The UK Wants to Be China’s Best Friend, Why Not the US?

In a recent Commonwealth Club event in Silicon Valley, two prominent China experts, Martin Jacques, author of When China Rules the World, and Susan Shirk, author of China: Fragile Superpower, had a fascinating exchange of opinions about China’s relationship with the West.

Photo Credit: Frank Jang of the Committee 100.

Photo Credit: Frank Jang of the Committee 100.

The premise of the discussion was that the United Kingdom is the U.S.’s closest ally, but it has adopted a very different policy toward China. As I wrote here, the British now call themselves “China’s best partner in the West.” Last March, the U.K. decided to join China-led Asian Infrastructure Investment Bank (AIIB) despite the strong opposition from the U.S. When the Chinese President Xi Jinping visited the U.K. in November, the British government showered him with an extraordinary pageantry – a startling contrast to his treatment from the U.S. where President Obama threatened to sanction China.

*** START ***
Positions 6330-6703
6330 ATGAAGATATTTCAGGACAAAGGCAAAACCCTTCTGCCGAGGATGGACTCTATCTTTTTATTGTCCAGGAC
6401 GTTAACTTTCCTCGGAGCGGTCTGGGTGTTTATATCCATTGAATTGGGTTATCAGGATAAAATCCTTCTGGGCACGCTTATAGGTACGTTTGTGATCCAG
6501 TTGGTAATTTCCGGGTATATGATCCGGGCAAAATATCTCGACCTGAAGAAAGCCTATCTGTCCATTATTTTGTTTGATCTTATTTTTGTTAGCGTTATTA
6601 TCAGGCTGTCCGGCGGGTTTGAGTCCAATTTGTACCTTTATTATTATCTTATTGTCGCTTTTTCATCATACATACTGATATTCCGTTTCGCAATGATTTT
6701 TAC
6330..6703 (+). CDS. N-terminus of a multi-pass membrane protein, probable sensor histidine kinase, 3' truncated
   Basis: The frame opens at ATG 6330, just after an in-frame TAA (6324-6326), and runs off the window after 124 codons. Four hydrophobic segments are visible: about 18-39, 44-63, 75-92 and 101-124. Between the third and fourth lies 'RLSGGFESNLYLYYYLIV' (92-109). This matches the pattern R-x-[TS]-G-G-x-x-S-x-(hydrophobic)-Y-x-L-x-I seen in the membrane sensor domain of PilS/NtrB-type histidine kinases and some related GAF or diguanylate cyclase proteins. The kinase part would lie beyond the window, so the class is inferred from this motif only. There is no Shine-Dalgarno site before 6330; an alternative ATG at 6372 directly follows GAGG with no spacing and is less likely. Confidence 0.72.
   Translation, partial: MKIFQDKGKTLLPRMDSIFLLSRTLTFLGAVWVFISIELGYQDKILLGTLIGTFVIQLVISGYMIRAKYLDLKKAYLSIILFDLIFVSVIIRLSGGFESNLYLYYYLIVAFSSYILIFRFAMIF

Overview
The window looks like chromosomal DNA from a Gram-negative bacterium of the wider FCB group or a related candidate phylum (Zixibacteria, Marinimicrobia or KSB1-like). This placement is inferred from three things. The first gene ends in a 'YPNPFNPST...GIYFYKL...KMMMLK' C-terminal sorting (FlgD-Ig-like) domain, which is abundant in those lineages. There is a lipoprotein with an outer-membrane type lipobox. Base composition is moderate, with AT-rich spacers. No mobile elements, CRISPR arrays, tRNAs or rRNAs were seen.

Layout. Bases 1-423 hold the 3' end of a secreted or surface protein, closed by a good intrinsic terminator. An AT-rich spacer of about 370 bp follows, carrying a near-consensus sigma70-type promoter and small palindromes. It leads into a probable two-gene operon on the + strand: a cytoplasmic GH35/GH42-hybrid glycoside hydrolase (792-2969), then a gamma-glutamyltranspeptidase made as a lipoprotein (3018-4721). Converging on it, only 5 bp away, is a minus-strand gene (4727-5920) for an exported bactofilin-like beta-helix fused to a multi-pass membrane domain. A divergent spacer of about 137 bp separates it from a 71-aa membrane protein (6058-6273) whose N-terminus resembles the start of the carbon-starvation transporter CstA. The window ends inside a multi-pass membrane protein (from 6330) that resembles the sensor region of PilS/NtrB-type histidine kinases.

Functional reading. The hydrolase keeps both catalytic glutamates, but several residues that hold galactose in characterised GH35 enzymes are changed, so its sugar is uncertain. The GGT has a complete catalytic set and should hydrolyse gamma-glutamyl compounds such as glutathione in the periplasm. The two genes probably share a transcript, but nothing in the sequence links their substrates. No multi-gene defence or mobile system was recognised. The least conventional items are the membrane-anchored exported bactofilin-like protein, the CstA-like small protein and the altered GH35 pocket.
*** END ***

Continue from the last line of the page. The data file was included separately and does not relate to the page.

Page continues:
“This is a symptom of the rise of China,” Mr. Jacques said. “It represents a shift in [global] geopolitics.”

Susan Shirk, who is also a former Deputy Assistant Secretary of State during the Clinton administration, said the United States has a consistent policy toward China. Since Nixon’s time, Continue reading

War or Peace in the South China Sea?

Last week, Taiwan’s president Ma Ying-jeou made a visit to Itu Aba, a disputed island in the South China Sea. Itu Aba, also known in Chinese as “Taiping Island,” is under Taiwan’s control. Taiwan has recently finished upgrading a port and built a lighthouse. The island has an airstrip and a hospital.

MaYingjeouTaipingWhile Washington considers the visit “extremely unhelpful” to regional stability, many in China applaud it. The rational is that Taiwan shares China’s claims in the South China Sea. Since Taiwan is part of China, Ma’s assertion proves that the South China Sea is part of China’s territory.

On WeChat, China’s most popular social media site, people cited Ma’s speech on Itu Aba that Spratly Islands were originally discovered by their fore-bearers during the Han Dynasty (200 BC). At least during the Qing Emperor Kangxi’s time (around 1700), China had officially incorporated most islands and reefs into China’s coastal defense system.

After WWII, the U.S. sent Chiang Kai-shek-led Chinese troops to take over Itu Aba from the Japanese. In 1947, Chiang Kai-shek, China’s then president, issued maps with eleven dotted lines that included virtually all of the islands in the South China Sea. Continue reading